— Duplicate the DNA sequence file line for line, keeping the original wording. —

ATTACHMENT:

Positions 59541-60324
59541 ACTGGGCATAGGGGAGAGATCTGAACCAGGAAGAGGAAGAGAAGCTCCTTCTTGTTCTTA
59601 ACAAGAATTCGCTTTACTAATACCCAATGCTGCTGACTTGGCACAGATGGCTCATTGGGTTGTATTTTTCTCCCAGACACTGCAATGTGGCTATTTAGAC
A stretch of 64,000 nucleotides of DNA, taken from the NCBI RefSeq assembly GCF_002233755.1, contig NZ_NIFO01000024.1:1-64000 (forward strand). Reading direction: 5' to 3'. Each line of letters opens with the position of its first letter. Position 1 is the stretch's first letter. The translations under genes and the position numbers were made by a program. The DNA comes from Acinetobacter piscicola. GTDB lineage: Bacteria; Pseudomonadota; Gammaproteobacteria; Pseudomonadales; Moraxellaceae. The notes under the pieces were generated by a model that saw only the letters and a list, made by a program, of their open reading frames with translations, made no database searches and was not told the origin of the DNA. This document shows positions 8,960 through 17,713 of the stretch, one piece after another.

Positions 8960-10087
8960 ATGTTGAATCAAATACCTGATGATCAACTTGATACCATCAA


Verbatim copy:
Positions 59541-60324
59541 ACTGGGCATAGGGGAGAGATCTGAACCAGGAAGAGGAAGAGAAGCTCCTTCTTGTTCTTA
59601 ACAAGAATTCGCTTTACTAATACCCAATGCTGCTGACTTGGCACAGATGGCTCATTGGGTTGTATTTTTCTCCCAGACACTGCAATGTGGCTATTTAGAC
A stretch of 64,000 nucleotides of DNA, taken from the NCBI RefSeq assembly GCF_002233755.1, contig NZ_NIFO01000024.1:1-64000 (forward strand). Reading direction: 5' to 3'. Each line of letters opens with the position of its first letter. Position 1 is the stretch's first letter. The translations under genes and the position numbers were made by a program. The DNA comes from Acinetobacter piscicola. GTDB lineage: Bacteria; Pseudomonadota; Gammaproteobacteria; Pseudomonadales; Moraxellaceae. The notes under the pieces were generated by a model that saw only the letters and a list, made by a program, of their open reading frames with translations, made no database searches and was not told the origin of the DNA. This document shows positions 8,960 through 17,713 of the stretch, one piece after another.

Positions 8960-10087
8960 ATGTTGAATCAAATACCTGATGATCAACTTGATACCATCAA